In the perspective presented in this paper, spiders, whales, a desk, the Cadillac engine and the American flag on the Moon are considered in some way monophyletic, and then require a putative explanation even in the phylogenetic-evolutionary field.
Cladistics, Phylogeny, Memetic theory, Extended phenotype, Semaphorontholomorphy, Human evolution
"The aim of science [is] to find satisfactory explanations, of whatever strikes us as being in need of explanation" .
The recent lively discussion in phylogenetics about the concept of homology in relation to symplesiomorphies, synapomorphies and homoplasy represented an opportunity to address some latent issues left unresolved for a long time and allows formulation of new questions and new interesting reasoning peripheral to the main issue.
Platnick  recently questioned the interpretation by Nixon and Carpenter  according to which a symplesiomorphy must also be considered a homology, the symplesiomorphous parts are also homologues, and thus also a symplesiomorphy is evidence that must be explained. In opposing this interpretation, Platnick  gave the example of the phylogeny of spiders and of character absence/presence of spinneretsstating that: "What, then, is the plesiomorphic state of these characters? Presumably, the plesiomorphic state is merely the absence of these features. It is true that scorpions, opilionids, and other arachnids have those plesiomorphic states. Is the absence of spinnerets in scorpions and opilionids a homology, and does it therefore require explanation? It is also true that birds, mammals, strawberries and bacteria do not have spinnerets. Do they therefore also share a homology that requires explanation? In short, is the absence of spinnerets in non-spiders evidence, and if so, evidence of what? It would seem that at most it could be construed as negative evidence-evidence that scorpions, opilionids, birds, mammals, strawberries and bacteria are not spiders. Does that evidence require explanation? My desk also lacks spinnerets; does my desk therefore share a homology with scorpions, etc., that ''must be explained?''. The passage quoted clearly highlights that the choice of the example "my desk" is a reductio ad absurdumor, as already mentioned by Brower and de Pinna , "an example of rhetorical hyperbole used to emphasize the absurdity of the alternative proposition". Farris  properly criticizes such examples, bringing attention to the fact that the basis of the phylogenetic method is the explanatory importance of common ancestry. Then it follows that it is totally useless to refer to a 'desk' in the construction of the particular character (considering both the original concept of homology by Owen and the transformational one of Hennig there is no topographical, ontogenetic or positional evidence or correspondence to apply the same phylogenetic character to spiders as well as a desk). A comprehensive treatment and substantive resolution of the debate whether in a phylogenetic framework a symplesiomorphy must also be considered as homology is outside the objectives of the present study. However, the use of anthropogenic objects or products of fantasy in such debates represents an opportunity to stress once again the truly holistic nature of the system conceived by Willi Hennig.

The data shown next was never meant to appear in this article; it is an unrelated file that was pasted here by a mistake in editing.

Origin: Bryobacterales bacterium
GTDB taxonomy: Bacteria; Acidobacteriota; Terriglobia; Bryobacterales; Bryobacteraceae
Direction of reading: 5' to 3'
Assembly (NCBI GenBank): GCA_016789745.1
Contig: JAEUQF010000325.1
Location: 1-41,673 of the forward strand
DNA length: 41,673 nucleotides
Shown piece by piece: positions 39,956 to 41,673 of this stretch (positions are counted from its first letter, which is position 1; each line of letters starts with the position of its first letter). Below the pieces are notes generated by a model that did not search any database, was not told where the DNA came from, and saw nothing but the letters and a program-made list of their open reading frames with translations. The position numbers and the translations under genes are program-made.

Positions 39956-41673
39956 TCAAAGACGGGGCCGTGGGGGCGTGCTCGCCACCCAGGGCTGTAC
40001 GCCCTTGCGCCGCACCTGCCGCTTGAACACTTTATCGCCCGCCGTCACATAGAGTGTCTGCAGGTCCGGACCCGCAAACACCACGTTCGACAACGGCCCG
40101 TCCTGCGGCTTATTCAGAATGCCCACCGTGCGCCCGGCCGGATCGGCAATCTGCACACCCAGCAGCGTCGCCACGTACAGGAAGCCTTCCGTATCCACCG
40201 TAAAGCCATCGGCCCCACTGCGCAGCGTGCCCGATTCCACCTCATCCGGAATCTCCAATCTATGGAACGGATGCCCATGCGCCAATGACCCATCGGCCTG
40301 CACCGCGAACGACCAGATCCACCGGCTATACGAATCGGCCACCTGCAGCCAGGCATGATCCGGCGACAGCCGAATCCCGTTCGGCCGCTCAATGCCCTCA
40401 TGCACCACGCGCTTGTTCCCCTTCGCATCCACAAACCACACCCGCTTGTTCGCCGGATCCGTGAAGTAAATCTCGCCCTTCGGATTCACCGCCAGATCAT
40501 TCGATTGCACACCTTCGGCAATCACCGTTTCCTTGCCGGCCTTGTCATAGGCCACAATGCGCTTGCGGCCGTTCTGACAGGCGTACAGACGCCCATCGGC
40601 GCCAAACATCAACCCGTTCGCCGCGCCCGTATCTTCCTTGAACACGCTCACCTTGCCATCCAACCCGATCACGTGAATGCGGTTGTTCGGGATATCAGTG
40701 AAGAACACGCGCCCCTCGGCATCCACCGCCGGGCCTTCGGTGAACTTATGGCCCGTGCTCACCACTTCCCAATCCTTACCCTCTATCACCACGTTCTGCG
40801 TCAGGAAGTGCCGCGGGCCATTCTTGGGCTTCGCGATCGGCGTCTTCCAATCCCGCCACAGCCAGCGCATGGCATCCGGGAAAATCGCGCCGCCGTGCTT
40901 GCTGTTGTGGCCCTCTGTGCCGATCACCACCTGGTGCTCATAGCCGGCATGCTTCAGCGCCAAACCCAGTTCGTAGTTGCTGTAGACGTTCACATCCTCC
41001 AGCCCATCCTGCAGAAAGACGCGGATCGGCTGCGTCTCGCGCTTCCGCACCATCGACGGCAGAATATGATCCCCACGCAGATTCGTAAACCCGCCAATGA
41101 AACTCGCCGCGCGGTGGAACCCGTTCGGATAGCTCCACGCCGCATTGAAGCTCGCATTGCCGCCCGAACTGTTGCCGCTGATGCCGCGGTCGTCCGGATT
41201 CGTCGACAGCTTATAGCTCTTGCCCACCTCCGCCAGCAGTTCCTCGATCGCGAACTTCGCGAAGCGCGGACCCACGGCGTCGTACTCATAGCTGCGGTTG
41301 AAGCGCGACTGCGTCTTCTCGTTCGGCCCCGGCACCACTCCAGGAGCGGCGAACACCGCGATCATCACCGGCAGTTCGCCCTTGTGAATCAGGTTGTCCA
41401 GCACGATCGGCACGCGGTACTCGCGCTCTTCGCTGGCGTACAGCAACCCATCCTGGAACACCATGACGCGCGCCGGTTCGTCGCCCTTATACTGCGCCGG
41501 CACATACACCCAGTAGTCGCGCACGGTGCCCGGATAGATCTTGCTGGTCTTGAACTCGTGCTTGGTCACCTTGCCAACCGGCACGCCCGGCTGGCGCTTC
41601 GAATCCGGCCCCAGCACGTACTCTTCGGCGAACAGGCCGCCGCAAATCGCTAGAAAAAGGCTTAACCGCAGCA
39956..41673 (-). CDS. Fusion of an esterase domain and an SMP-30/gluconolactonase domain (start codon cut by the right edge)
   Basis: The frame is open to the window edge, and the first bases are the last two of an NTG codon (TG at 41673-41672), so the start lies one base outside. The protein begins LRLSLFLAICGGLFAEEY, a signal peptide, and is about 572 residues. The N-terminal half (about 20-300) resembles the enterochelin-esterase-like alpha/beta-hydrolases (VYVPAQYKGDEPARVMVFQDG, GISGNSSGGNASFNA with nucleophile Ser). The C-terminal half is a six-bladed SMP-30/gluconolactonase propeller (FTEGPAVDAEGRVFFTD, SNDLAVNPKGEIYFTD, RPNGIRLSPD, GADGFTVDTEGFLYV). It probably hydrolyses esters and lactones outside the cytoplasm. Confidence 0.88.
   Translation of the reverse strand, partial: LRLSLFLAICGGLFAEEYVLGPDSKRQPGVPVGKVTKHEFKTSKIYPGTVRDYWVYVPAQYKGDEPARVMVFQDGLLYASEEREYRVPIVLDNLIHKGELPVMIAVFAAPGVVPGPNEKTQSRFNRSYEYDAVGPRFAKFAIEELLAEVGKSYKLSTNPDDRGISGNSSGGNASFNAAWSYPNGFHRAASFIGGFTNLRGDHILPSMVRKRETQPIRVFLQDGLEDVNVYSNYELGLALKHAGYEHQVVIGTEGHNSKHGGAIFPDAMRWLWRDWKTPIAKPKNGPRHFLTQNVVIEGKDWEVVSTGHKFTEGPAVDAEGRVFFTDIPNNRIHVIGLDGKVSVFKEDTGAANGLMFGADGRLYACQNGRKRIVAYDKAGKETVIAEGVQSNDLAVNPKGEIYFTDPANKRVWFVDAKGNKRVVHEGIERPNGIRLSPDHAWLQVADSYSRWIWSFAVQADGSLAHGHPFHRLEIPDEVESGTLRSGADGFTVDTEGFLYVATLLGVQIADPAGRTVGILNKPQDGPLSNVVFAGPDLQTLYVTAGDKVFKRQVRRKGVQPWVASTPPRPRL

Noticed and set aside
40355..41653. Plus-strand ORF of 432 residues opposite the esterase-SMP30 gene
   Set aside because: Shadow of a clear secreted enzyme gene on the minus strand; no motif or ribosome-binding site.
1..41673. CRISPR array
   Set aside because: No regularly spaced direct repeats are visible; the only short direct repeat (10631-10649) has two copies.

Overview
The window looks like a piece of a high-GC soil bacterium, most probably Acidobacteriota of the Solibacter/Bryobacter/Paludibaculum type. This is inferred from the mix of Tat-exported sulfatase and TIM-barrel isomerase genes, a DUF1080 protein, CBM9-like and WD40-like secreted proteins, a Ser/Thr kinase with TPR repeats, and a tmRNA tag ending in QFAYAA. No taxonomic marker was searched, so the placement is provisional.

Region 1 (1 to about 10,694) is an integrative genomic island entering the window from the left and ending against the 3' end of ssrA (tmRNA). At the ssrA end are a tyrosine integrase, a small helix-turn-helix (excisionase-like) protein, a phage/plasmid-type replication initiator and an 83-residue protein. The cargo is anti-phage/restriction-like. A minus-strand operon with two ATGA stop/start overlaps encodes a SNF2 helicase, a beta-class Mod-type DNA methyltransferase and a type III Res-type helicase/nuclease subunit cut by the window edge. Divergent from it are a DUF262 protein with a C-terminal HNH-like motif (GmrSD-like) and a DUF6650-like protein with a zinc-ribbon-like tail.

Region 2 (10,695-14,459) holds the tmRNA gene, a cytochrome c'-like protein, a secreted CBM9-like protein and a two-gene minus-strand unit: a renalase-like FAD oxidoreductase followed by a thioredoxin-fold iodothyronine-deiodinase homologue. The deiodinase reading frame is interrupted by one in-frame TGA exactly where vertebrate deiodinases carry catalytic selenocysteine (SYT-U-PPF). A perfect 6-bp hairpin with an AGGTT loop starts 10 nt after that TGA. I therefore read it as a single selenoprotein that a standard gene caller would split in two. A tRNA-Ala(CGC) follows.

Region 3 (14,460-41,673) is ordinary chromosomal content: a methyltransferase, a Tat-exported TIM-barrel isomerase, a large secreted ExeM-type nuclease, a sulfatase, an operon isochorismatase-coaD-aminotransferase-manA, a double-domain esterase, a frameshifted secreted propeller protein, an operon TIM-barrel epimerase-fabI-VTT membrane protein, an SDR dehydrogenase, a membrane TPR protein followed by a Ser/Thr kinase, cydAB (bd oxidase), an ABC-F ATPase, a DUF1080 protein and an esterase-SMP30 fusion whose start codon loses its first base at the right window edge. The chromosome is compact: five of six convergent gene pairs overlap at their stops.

Rhetorical hyperboles of this kind, in fact, are not new in the literature on phylogeny and cladistics, considering that, in order to support a particular argument, a 'Cadillac engine' , 'gold bars in a vault', 'unicorns' and even 'angels'  have been recently mentioned. The question at this point is the following: do all these objects really represent absolute absurd reasoning in the phylogenetic field? Are we justified in ridiculing such objects in cladistics, within the framework of dialectical exchanges? The answer is absolutely not, and the reason, once again, can be found in the monumental and holistic approach to Phylogenetic Systematics by Hennig .